Chronic obstructive pulmonary disease and association with mild cognitive impairment: The Mayo Clinic Study of Aging

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Objective: To investigate the association of chronic obstructive pulmonary disease (COPD) with mild cognitive impairment (MCI) and MCI subtype: amnestic MCI and nonamnestic MCI, in a populationbased study of elderly patients. Patients and Methods: Participants included 1927 individuals aged 70 to 89 years enrolled in the population-based Mayo Clinic Study of Aging. Participants were evaluated by using a nurse assessment, neurological evaluation, and neuropsychological testing, and the diagnosis of MCI was made by a consensus panel according to the standardized criteria. Chronic obstructive pulmonary disease was identified by the review of medical records. The study was conducted from October 1, 2004, through July 31, 2007. The associations of COPD and disease duration with MCI and its subtypes were evaluated by using logistic regression models adjusted for potential covariates. Results: Of 1927 participants, 288 had COPD (men vs women: 18% vs 12%; P<.001). As compared with patients without COPD, patients with COPD had a higher prevalence of MCI (27% vs 15%; P<.001). The odds ratio (OR) for MCI was almost 2 times higher in patients with COPD than in those without (OR, 1.87; 95% CI, 1.34-2.61), with a similar effect in men and women. The OR for MCI increased from 1.60 (95% CI, 0.97-2.57) in patients with a COPD duration of 5 years or less to 2.10 (95% CI, 1.38-3.14) in patients with a COPD duration of more than 5 years. Conclusion: This population-based study suggests that COPD is associated with increased odds of having MCI and its subtypes. There was a dose-response relationship with the duration of COPD after controlling for the potential covariates. © 2013 Mayo Foundation for Medical Education and Research.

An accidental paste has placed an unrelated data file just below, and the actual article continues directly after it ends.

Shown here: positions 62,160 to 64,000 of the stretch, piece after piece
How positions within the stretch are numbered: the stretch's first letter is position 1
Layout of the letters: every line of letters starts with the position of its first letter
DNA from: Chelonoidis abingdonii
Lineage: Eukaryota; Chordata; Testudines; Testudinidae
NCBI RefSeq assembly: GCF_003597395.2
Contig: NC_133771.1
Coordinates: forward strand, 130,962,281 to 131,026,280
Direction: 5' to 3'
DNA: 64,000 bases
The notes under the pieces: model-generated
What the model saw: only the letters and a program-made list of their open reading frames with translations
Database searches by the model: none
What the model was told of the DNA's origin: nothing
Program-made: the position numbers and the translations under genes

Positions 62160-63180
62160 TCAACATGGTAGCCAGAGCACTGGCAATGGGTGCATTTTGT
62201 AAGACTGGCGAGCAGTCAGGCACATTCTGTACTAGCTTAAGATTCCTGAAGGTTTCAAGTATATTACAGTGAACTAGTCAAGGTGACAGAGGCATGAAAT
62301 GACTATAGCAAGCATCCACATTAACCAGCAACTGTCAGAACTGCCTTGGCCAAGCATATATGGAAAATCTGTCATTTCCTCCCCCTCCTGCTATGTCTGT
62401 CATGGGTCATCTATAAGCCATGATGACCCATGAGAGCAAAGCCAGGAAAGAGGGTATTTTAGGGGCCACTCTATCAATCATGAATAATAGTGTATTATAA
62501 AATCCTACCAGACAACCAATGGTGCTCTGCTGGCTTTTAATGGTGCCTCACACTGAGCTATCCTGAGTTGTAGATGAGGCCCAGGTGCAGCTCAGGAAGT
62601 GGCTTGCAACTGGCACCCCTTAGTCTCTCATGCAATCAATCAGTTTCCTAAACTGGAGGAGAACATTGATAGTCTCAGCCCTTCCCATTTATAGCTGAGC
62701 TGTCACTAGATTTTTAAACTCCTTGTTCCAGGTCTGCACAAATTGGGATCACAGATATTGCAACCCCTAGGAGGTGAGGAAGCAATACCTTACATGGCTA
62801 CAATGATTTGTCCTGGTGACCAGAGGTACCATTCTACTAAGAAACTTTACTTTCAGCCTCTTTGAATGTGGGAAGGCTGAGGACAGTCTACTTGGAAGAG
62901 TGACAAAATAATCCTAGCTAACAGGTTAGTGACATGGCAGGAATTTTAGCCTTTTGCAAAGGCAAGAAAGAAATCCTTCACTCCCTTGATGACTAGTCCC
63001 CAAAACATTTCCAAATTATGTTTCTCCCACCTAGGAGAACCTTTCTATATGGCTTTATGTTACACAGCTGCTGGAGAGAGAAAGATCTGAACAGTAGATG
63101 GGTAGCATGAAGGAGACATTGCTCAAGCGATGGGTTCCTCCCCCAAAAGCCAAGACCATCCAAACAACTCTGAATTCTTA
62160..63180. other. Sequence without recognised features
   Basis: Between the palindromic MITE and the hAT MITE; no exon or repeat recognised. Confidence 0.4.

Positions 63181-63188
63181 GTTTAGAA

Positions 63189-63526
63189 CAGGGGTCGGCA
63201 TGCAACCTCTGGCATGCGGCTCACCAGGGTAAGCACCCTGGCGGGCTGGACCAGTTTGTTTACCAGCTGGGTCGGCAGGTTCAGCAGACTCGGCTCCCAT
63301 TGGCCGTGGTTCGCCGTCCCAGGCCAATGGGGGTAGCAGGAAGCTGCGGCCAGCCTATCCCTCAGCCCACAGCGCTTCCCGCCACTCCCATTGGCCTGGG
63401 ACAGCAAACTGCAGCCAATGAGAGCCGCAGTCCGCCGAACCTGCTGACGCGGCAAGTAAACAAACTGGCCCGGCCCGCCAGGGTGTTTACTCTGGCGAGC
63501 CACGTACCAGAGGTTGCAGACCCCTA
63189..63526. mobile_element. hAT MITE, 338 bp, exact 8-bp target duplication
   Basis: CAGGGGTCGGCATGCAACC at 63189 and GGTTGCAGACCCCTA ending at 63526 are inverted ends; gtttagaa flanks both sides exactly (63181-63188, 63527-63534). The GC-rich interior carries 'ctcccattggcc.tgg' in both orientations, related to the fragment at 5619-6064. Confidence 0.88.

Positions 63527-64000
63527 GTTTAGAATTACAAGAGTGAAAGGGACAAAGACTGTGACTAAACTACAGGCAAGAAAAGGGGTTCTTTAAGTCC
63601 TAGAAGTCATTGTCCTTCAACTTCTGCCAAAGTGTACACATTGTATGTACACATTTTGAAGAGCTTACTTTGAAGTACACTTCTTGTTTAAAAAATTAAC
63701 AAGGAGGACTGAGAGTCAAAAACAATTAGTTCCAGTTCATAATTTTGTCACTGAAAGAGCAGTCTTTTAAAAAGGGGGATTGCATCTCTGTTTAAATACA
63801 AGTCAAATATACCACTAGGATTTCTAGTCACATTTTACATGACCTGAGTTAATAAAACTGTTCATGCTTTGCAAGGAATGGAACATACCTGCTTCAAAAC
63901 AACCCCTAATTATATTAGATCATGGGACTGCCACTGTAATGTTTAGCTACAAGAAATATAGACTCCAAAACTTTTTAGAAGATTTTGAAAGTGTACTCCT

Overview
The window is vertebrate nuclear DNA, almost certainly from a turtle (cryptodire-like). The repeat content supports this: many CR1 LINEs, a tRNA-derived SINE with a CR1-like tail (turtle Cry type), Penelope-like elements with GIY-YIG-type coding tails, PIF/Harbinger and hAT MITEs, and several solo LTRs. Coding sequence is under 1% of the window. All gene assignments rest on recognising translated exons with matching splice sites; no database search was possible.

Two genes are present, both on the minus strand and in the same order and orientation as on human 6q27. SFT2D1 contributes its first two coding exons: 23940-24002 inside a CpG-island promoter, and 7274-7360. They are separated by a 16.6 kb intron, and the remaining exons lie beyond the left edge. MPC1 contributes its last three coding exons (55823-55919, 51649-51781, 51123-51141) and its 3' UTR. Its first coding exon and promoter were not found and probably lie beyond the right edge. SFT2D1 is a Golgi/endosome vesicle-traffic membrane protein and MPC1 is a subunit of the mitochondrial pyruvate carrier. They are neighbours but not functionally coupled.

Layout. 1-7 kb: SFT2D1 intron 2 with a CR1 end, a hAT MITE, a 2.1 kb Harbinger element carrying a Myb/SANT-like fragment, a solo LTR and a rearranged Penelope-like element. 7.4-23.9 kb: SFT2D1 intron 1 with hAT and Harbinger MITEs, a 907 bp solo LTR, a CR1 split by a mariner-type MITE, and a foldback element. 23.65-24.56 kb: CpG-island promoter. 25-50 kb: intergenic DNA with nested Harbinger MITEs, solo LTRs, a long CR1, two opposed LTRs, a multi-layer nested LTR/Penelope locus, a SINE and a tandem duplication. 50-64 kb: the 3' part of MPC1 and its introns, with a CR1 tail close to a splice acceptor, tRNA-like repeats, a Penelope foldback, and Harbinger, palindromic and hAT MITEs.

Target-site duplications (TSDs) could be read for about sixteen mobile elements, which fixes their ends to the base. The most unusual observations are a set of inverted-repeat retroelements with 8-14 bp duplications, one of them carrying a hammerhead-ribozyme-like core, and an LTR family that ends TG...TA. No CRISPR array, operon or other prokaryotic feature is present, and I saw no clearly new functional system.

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Mayo Clinic Proceedings







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